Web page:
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Want to Write About Science? Former New York Times Journalists Give Advice.

Note: Our 2022 STEM Writing Contest is open from Feb. 2 to March 9.

How do science writers translate complex, often technical developments in science, technology, engineering, math or health into writing that any reader can understand and relate to?

According to Nicholas St. Fleur and Katherine J. Wu, two former Science Times, there are a few concrete steps to think about.

In the five videos below, each around a minute long, you’ll learn more about how they choose topics , establish an issue’s importance and incorporate research into an engaging piece of writing. For each video, we provide reflection questions to help students connect the advice to their own work, followed by additional writing resources for going further.

If these tips resonate with you, we hope you will write your own piece to explain a scientific topic and submit it to our annual STEM Writing Contest. And while the suggestions these writers share focus on science writing, know that they can be applied to any kind of informational writing you’d like to do.

Science writers often decide what to write about by following their curiosity — asking questions about the world, wondering how to improve people’s lives, looking for solutions to a problem they see or digging into research they find fascinating. This interest often produces the most compelling writing.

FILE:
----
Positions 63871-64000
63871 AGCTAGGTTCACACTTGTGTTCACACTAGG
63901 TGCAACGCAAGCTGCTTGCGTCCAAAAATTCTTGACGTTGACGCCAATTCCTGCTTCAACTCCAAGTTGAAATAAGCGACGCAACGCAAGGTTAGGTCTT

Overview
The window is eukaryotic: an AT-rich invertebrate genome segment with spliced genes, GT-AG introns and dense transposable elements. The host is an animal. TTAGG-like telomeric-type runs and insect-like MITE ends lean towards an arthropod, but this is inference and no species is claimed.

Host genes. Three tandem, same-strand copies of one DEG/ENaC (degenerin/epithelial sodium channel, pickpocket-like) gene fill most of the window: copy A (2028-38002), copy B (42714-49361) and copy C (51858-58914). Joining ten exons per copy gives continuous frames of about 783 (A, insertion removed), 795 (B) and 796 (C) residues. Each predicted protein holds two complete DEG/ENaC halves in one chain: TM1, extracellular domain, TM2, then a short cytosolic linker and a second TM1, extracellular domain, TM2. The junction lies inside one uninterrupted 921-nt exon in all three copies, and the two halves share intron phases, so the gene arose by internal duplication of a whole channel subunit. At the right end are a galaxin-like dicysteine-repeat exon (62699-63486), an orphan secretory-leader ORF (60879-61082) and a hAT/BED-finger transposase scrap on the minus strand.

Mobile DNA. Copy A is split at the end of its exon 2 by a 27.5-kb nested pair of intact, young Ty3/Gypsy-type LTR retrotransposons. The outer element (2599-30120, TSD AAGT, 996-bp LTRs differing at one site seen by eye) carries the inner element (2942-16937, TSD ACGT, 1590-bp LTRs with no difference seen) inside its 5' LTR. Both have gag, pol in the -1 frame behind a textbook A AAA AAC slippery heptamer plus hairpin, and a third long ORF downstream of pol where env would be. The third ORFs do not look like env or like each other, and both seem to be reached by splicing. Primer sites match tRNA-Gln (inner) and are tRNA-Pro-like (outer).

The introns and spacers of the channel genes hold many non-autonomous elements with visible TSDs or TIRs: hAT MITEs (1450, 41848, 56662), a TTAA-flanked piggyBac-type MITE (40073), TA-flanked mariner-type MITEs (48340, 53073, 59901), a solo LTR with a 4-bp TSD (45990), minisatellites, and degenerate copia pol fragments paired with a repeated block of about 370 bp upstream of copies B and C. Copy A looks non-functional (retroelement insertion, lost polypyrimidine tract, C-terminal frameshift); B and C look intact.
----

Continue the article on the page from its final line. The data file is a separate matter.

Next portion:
In this video, see how a question about honeybees’ unusual behavior led to Ms. Wu’s 2020 article “Menaced by Murder Hornets, Bees Decorate Their Hives With Feces.”

How can you come up with a topic you’re interested in writing about? Here are some questions to think about:

  • What discoveries, developments or innovations have you learned about recently that have intrigued or surprised you? Why are you curious about them?

  • What questions do you have about the way the world works? The ways humans, animals or plants behave? The way things are built?

  • What issues or problems in the world of science, technology, engineering, math or health concern you?

To go deeper with these questions, and find out what other students are wondering about, weigh in on our related writing prompt.

Part of a science writer’s job is to help readers understand why they should care about a topic or why it is significant. In this video, Mr. st. Fleur explains how he made an article about a prehistoric dinosaur meaningful.

Once you’ve selected a topic for your piece, consider these questions about how to make it relevant:

  • Why do you care about this subject? What do you find interesting or important about it?

  • Think of three people in your life who may not know as much about your topic as you do. What elements of the story might matter most to them? How might this issue affect them?

  • Consider “the bigger picture.” What larger issues or questions does your topic connect to? For example, see how Natalia Araña, a winner of our 2021 STEM Writing Contest, connected the sound of a violin to climate change in her annotated essay.

Learn more about explaining why a topic matters with this Mentor Text lesson. And, for even more writing tips from Mr. st. Fleur, read “Annotated by the Author: ‘Tiny Tyrannosaur Hints at How T. Rex Became King.’